T.G.H. STOCKWELL1, P.C. SMITH2, D.M. STAFFORD SMITH3 and D.J. HIRST4
1Northern Territory Department of Primary Industry and Fisheries, Katherine, N. T.;
Queensland Department of Primary Industries:2Charters Towers and 4Swan's Lagoon, Queensland;
3Division of Wildlife and Ecology, CSIRO, Alice Springs, N. T.; Australia
Stocking rate and efficiency of production are the basics of sustainable management systems capable of responding to the severe threats of reduced prices and droughts.
Animal management involves the integration of complicated cross-disciplinary information within the context of whole property operation. The use of decision support packages to integrate the large amount of available biological, technical and financial information is a positive step in aiding meaningful decision-making for the short and long term. Simulated case studies are presented which describe various strategies used in two districts of north Australia, and the predicted outcomes when the various scenarios are subjected to climatic or financial stresses. While simulations in both districts support the argument that sustainability depends on property viability, another important factor is the greater possible flexibility in management responses which result on well developed enterprises with conservative stocking rates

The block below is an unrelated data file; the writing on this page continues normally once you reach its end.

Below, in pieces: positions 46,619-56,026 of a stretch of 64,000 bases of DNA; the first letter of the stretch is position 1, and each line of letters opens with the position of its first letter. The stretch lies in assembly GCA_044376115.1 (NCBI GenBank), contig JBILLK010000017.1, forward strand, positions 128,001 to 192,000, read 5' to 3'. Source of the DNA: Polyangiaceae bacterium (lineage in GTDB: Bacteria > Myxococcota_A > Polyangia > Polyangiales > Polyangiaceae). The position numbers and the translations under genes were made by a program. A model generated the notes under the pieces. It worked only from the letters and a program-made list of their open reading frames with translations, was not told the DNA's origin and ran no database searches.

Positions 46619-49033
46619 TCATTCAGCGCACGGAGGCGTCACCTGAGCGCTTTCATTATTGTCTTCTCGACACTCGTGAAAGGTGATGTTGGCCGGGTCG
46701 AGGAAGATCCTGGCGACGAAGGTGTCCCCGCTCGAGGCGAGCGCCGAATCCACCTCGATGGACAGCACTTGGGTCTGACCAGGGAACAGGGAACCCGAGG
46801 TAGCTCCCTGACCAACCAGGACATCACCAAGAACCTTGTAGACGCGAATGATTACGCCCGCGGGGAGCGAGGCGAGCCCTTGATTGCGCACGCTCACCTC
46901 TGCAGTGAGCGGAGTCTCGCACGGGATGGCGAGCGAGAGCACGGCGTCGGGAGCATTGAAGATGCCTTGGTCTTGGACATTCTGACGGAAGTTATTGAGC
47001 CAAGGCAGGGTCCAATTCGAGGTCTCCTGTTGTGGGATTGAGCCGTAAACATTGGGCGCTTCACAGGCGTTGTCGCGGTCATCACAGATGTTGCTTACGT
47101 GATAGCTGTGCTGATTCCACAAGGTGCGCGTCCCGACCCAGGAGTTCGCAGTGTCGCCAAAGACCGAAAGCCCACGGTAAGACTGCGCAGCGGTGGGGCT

Recognition by researchers and advisers of the complexity of the system, and the development of integrated extension and support services which result in adoption of appropriate attitudes to management, decision-making and existing technology are priorities.